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Raymond Maxwell Tjampitjinpa / Tingari (RM001)

150cm x 90cm Acrylic on Canvas

SKU: RM001

$2,800.00 $2,200.00

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Raymond Maxwell Tjampitjinpa, was born in Papunya, Northern Territory in 1955.

He is the son of the late George Tjangala, one of the early artists and shareholders of Papunya Tula Artists, and Pantjiya Nungurrayi who also paints for Papunya Tula.

Raymond worked for the Papunya Council for many years however didn’t pick up a brush until 1993. Like his parents before him, he was a natural and began painting regularly around 2000.

Raymond is represented in the National Gallery. He lives in Papunya with his family.

Selected Group Exhibitions

‘Kintore, Kiwirrkura’, Gallery Gabrielle Pizzi, Melbourne, Victoria
Thornquest Gallery, Southport, Queensland

‘Paintings from our Country’, Tony Bond Aboriginal Art Dealer, Adelaide, SA
Gallery Gabrielle Pizzi, Melbourne, VIC
William Mora Galleries, Melbourne, VIC
‘Pintupi Men’s and Women’s Stories’, Indigenart, Perth, WA
‘Art Born of the Western Desert’, Framed Gallery, Darwin, NT
‘Saluting Papunya’, Chapman Gallery, Canberra, ACT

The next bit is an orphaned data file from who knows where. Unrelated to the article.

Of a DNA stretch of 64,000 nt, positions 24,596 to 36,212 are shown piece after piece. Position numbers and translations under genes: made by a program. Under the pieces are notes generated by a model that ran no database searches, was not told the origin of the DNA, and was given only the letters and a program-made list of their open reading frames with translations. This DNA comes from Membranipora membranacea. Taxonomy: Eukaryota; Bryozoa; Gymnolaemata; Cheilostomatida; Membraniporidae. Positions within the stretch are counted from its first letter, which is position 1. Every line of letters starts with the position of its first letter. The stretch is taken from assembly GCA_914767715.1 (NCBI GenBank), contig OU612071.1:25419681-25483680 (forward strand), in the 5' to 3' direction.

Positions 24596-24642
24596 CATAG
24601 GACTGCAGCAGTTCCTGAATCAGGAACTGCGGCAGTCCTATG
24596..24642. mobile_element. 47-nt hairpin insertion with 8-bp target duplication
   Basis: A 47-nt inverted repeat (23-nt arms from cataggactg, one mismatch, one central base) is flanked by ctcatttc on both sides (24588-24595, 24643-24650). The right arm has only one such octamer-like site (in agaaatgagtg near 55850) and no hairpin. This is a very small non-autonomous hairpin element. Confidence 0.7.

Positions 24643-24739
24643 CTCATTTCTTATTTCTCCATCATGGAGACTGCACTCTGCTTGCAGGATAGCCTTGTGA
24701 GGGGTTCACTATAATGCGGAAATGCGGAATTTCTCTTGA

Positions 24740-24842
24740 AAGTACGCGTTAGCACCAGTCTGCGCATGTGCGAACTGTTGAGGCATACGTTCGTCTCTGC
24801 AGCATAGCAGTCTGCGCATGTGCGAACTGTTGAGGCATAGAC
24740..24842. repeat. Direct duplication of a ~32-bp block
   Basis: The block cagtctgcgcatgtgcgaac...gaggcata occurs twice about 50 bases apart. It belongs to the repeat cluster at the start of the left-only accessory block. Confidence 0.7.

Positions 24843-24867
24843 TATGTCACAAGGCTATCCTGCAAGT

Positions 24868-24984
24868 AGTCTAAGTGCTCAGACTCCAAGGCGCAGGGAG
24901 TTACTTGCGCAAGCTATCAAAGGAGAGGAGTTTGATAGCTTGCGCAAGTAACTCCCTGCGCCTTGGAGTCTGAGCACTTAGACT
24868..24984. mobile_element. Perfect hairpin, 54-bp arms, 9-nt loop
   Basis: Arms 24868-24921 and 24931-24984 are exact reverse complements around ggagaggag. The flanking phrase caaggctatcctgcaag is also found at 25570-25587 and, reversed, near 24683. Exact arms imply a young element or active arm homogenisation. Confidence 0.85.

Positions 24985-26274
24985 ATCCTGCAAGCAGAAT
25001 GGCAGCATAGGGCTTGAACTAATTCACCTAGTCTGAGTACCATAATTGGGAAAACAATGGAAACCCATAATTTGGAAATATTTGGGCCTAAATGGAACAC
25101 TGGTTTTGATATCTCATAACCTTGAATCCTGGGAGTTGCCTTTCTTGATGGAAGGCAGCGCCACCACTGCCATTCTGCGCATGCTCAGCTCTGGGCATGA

‘Kuniya Pilkati’, Gallery Gabrielle Pizzi, Melbourne, VIC

‘Aboriginal Art 2006’, Scott Livesy Art Dealer, Melbourne, VIC
‘A Particular Collection’, Utopia Art, Sydney, NSW

‘Community – The Heart of Papunya Tula Artists’, Utopia art, Sydney, NSW

‘Community V’, Utopia Art Sydney, NSW

National Gallery of Victoria


The artwork shows the area of Kirrimalunya to the north of Kiwurrkura. There was water in this area and it was used by the Tingari Men as they travelled through the area, headed to Kaakuratintja (Lake McDonald) where Tingari rituals were held.

During the Tjukurrpa (Creation Era) Tingari ancestor beings gathered at a series of sites for Malliera (Initiation) Ceremonies. They travelled vast stretches of the country, performing rituals at specific sites that in turn created the diverse natural features of the environment (depicted here as the rectangles – the earth). The Tingari men were accompanied by novices and usually followed by Tingari Women. The creation stories and rituals form the songlines* and ceremonies of today, used in part for the teachings of the post initiatory youths, whilst also providing explanations for contemporary customs.

*Songlines are sung narratives of the landscape, singing tracks that weave across the country and enable every significant place to be known. At each location, rituals are performed that enact the knowledge associated with that specific place.

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